Take the 2-minute tour ×
Stack Overflow is a question and answer site for professional and enthusiast programmers. It's 100% free, no registration required.

I know that LinkedHashMap is used to preserve insertion order in the map but this only works for mutable maps. Which is the immutable Map implementation that preserves insertion order?

Thanks

share|improve this question
add comment

2 Answers

up vote 18 down vote accepted

ListMap implements an immutable map using a list-based data structure, and thus preserves insertion order.

scala> import collection.immutable.ListMap
import collection.immutable.ListMap

scala> ListMap(1 -> 2) + (3 -> 4)
res31: scala.collection.immutable.ListMap[Int,Int] = Map(1 -> 2, 3 -> 4)

scala> res31 + (6 -> 9)
res32: scala.collection.immutable.ListMap[Int,Int] = Map(1 -> 2, 3 -> 4, 6 -> 9)

The following extension method - Seq#toListMap can be quite useful when working with ListMaps.

scala> import scalaz._, Scalaz._, Liskov._
import scalaz._
import Scalaz._
import Liskov._

scala> :paste
// Entering paste mode (ctrl-D to finish)

implicit def seqW[A](xs: Seq[A]) = new SeqW(xs)
class SeqW[A](xs: Seq[A]) {
  def toListMap[B, C](implicit ev: A <~< (B, C)): ListMap[B, C] = {
    ListMap(co[Seq, A, (B, C)](ev)(xs) : _*)  
  }
}


// Exiting paste mode, now interpreting.

seqW: [A](xs: Seq[A])SeqW[A]
defined class SeqW

scala> Seq((2, 4), (11, 89)).toListMap
res33: scala.collection.immutable.ListMap[Int,Int] = Map(2 -> 4, 11 -> 89)
share|improve this answer
add comment

While ListMap will preserve insertion order, it is not very efficient - e.g. lookup time is linear. I suggest you create a new collection class which wraps both the immutable.HashMap and the immutable.TreeMap. The immutable map should be parametrized as immutable.HashMap[Key, (Value, Long)], where the Long in the tuple gives you the pointer to the corresponding entry in the TreeMap[Long, Key]. You then keep an entry counter on the side. This tree map will sort the entries according to the insertion order.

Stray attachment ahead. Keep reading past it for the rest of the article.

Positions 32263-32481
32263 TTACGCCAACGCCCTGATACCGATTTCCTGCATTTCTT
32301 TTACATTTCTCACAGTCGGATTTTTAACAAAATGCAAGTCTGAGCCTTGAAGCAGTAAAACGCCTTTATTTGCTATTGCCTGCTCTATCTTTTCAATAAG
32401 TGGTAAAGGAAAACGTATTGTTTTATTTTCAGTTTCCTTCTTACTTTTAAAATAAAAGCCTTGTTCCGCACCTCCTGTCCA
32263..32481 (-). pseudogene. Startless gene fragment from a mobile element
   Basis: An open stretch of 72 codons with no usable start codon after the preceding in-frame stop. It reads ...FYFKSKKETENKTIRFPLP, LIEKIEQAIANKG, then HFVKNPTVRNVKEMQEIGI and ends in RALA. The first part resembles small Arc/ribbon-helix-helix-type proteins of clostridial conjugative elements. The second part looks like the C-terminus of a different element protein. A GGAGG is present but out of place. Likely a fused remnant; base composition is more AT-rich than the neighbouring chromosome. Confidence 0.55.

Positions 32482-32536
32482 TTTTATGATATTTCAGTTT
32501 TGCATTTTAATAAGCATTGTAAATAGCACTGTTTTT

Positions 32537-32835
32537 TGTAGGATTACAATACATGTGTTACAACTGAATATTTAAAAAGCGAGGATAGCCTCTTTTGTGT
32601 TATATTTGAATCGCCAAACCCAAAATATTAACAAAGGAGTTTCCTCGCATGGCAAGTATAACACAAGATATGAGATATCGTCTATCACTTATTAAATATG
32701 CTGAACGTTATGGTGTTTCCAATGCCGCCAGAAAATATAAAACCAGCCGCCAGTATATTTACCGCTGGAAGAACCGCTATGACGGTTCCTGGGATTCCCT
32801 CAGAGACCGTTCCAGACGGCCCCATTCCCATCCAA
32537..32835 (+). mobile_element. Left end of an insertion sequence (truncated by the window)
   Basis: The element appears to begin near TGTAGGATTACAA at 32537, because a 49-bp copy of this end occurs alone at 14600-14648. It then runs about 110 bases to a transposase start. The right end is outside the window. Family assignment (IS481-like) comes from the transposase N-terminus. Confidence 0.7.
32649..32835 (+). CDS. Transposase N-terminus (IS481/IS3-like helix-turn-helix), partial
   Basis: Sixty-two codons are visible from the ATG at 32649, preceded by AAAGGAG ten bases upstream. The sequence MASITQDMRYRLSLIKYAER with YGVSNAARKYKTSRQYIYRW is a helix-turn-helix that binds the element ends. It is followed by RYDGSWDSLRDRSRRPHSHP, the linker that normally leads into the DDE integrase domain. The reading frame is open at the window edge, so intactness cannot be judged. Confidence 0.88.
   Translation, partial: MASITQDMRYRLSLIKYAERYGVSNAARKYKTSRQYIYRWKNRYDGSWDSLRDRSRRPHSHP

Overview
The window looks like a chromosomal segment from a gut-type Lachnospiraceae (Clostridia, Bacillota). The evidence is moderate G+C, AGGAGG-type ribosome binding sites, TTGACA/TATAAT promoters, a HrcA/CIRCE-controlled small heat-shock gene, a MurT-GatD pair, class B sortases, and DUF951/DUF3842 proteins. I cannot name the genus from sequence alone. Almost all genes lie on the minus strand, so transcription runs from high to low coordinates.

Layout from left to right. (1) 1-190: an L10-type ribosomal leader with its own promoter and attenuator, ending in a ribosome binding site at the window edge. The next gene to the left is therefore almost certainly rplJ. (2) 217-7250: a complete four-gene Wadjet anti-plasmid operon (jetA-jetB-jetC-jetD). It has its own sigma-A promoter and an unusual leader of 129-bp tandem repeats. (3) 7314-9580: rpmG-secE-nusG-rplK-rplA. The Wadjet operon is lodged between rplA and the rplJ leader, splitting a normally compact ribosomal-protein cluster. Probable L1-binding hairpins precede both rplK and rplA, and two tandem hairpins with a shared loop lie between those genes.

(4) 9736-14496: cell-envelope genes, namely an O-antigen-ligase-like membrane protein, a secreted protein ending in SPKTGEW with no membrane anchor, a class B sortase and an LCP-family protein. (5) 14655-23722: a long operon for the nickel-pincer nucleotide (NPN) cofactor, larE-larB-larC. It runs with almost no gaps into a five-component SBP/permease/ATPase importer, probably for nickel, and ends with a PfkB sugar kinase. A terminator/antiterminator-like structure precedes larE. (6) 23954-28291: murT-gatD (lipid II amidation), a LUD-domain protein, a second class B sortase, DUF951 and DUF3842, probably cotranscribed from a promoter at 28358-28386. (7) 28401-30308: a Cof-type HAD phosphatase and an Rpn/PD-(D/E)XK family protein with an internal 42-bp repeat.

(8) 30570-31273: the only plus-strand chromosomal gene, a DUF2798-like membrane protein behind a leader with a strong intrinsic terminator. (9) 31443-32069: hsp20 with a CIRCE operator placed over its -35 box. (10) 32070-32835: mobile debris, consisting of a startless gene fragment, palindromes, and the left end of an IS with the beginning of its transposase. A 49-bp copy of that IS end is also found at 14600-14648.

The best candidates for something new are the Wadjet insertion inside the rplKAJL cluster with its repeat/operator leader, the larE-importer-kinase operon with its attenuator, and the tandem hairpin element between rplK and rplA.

You implement insertion and lookup in the straightforward way - increment the counter, insert into the hash map and insert to the the counter-key pair into the treemap. You use the hash map for the lookup.

You implement iteration by using the tree map.

To implement remove, you have to remove the key-value pair from the hash map and use the index from the tuple to remove the corresponding entry from the tree map.

share|improve this answer
2  
+1. Any chance of having such a collection in stdlib in near future? –  missingfaktor Feb 16 '12 at 15:59
1  
This won't work. –  Tony Morris May 28 '12 at 0:40
1  
Would you care to elaborate why? –  axel22 Nov 6 '12 at 19:23
1  
Because the index you store in your tuple can change over time when you remove elements from the vector. It's the perfect example of why different collections with different trade-offs exist. Compared to a classic Linked-List map, your implementation lost the ability to remove keys in constant time (log n at best). –  AlexG Mar 21 '13 at 9:34
1  
Of course. I've edited my answer. –  axel22 Mar 21 '13 at 9:50
show 1 more comment

Your Answer

 
discard

By posting your answer, you agree to the privacy policy and terms of service.

Not the answer you're looking for? Browse other questions tagged or ask your own question.